Most people are familiar with symmetric encryption , if only at a visceral, intuitive level: Plaintexts are encrypted with a secret key and some set of procedures, and they are decrypted with the same key and the same set of procedures. If you have the key, you can decrypt all data that has been encrypted with that key. Sometimes known as secret key encryption , symmetric encryption is computationally efficient and it is the most frequent type of encryption for network transmission of volumes of data.
In October 2000, the National Institute of Standards and Technology (NIST) announced that the Rijndael 2 data encryption algorithm had been selected for the Advanced Encryption Standard ( AES ), replacing the outdated Data Encryption Standard ( DES ) algorithm originally developed during the 1970s by IBM. DES uses 56-bit keys, although a variation called triple DES encrypts data three times with the DES algorithm, providing improved security.
Using a secure encryption requires using suffi ciently long keys. Shorter keys are vulnerable to brute-force attacks, in which an attacker uses a computer to try all the different possible keys. Key lengths on the order of 40 bits, for example, are considered insecure because they can be broken by brute-force attacks in very short order by relatively inexpensive computers. Single-DES has been brute-forced as well; in general, 128-bit and longer keys are likely to be secure against such attacks for the immediate future.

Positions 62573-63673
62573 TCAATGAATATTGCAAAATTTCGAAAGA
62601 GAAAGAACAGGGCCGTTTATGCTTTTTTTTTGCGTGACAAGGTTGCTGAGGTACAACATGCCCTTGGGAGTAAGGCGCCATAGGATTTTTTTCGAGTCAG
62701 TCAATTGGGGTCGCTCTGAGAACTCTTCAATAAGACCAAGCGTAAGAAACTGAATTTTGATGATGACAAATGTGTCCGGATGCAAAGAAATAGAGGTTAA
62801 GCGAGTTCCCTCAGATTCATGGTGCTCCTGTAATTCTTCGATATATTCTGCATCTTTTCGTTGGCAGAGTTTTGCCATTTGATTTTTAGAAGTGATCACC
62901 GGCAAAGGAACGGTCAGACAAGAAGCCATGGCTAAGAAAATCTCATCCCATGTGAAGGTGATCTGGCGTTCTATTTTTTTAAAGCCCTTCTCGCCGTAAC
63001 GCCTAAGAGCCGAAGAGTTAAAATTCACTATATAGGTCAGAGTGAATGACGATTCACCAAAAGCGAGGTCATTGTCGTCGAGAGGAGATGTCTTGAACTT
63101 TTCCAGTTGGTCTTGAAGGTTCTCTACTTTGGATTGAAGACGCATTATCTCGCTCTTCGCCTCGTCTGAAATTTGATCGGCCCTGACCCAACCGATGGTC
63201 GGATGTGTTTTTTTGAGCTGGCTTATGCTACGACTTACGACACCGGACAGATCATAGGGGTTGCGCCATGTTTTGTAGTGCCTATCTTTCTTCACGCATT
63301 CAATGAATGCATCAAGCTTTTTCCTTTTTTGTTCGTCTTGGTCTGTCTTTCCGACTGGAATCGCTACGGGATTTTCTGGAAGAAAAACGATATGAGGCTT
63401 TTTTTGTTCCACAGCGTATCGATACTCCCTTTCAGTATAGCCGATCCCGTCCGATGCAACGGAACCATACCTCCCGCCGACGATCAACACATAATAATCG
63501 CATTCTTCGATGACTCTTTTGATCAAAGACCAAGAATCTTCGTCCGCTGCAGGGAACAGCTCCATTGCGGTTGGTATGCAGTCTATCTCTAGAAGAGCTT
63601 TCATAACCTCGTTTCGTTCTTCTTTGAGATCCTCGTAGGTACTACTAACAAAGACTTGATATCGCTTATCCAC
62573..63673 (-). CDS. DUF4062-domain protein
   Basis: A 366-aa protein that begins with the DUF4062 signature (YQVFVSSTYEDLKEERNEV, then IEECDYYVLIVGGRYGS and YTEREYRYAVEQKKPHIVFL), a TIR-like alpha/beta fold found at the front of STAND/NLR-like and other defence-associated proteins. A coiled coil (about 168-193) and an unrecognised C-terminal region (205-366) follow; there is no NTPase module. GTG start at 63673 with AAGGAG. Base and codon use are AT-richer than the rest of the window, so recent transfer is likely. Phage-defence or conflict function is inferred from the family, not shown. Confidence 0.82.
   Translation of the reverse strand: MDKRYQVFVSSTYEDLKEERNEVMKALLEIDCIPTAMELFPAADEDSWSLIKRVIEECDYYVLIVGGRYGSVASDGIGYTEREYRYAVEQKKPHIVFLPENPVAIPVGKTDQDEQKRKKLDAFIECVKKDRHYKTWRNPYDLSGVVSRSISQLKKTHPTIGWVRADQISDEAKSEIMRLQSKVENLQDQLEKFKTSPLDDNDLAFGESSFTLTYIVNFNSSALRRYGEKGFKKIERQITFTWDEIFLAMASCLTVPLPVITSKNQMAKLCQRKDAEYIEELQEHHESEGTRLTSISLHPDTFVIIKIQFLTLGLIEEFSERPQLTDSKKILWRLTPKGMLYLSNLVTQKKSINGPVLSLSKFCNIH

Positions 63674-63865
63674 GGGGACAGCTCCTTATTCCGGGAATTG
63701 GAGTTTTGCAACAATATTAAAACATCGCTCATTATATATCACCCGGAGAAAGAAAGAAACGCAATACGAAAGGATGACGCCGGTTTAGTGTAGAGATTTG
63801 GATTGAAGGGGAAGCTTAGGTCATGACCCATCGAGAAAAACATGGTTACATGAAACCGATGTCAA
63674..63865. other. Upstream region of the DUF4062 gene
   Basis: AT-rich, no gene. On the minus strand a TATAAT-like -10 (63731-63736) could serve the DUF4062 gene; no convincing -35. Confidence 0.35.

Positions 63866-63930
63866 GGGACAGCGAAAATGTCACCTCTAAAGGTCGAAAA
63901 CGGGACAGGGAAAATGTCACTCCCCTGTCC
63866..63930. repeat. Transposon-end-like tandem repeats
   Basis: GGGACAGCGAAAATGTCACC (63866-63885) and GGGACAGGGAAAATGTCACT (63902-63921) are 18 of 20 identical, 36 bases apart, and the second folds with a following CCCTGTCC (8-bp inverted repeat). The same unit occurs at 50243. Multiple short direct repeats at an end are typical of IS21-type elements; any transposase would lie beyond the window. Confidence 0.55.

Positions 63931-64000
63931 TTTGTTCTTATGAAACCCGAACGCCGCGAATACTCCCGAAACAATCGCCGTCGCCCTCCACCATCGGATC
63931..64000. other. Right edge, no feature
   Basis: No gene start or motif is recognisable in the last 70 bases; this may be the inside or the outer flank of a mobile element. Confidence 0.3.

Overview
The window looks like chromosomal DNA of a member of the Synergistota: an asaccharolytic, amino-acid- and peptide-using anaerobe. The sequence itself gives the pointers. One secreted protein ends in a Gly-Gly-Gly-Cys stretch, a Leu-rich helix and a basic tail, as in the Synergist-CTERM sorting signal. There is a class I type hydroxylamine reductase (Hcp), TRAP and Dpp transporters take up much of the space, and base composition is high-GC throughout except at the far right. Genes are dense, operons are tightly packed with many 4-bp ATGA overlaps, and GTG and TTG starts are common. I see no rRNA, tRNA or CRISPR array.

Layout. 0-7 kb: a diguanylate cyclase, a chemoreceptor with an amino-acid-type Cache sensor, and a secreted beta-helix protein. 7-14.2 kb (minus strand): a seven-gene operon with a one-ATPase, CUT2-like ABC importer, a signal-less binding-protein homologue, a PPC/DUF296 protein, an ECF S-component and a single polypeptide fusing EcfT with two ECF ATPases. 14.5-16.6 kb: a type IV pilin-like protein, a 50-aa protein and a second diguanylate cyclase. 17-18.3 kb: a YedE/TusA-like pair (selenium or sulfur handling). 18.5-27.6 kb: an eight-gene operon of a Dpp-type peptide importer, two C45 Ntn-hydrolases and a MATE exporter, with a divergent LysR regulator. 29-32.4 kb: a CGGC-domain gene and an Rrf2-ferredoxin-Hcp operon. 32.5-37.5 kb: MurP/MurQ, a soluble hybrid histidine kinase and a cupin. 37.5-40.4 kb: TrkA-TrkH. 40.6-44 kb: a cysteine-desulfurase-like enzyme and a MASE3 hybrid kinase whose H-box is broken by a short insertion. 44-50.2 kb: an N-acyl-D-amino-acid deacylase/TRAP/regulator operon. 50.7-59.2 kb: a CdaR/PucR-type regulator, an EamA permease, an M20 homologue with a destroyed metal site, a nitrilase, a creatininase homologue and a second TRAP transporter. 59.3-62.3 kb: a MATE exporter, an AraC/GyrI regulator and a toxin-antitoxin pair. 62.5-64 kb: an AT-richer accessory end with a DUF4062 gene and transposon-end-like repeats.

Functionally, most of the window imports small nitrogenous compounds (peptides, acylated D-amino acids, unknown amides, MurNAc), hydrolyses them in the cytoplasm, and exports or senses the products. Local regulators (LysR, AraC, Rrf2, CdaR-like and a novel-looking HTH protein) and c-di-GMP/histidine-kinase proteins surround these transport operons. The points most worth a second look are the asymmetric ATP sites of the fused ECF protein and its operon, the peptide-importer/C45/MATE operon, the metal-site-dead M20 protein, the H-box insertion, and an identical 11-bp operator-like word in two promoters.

Symmetric encryption algorithms can be vulnerable to other types of attacks. Most applications that use symmetric encryption for Internet communications use session keys, meaning that the key is used for only a single-session data transmission (sometimes several keys are used in one session). Loss of a session key thus compromises only the data that was sent during that session or portion of a session.
These are some of the other symmetric encryption algorithms that have been or are currently being used for Internet applications.
RC2/RC4 These commercial symmetric encryption algorithms were developed and marketed by the cryptography firm RSA.
CAST Developed in Canada and used by Nortel's Entrust products, CAST supports up to 128-bit keys.
IDEA The International Data Encryption Algorithm supports 128-bit keys. It was patented by Swiss firm Ascom, which granted permission for IDEA to be used for free noncommercial use in the seminal and open source encryption program Pretty Good Privacy (PGP), written by Philip Zimmermann and published for a time by Network Associates, Inc.
GOST This algorithm was reportedly developed by a Soviet security agency. Blowfi sh This algorithm was developed by Bruce Schneier and released to the public domain.
Twofish This was Bruce Schneier's submission to the AES competition. Skipjack This algorithm was developed by the National Security Agency for use with the Clipper chip's escrowed key system.
In this tutorial:
- IP Security
- IP Security Issues
- Security Goals
- Encryption and Authentication Algorithms
- Symmetric Encryption
- Public Key Encryption
- Key Management
- Secure Hashes
- Digital Signature
- IPSEC: The Protocols
- IP and IPSEC
- Security Associations
- Using Security Associations
- Tunnel and Transport Mode
- Encapsulating Security Payload (ESP)
- Authentication Header
- Calculating the Integrity Check Value (ICV)
- IPsec Headers in Action
- Implementing and Deploying IPSEC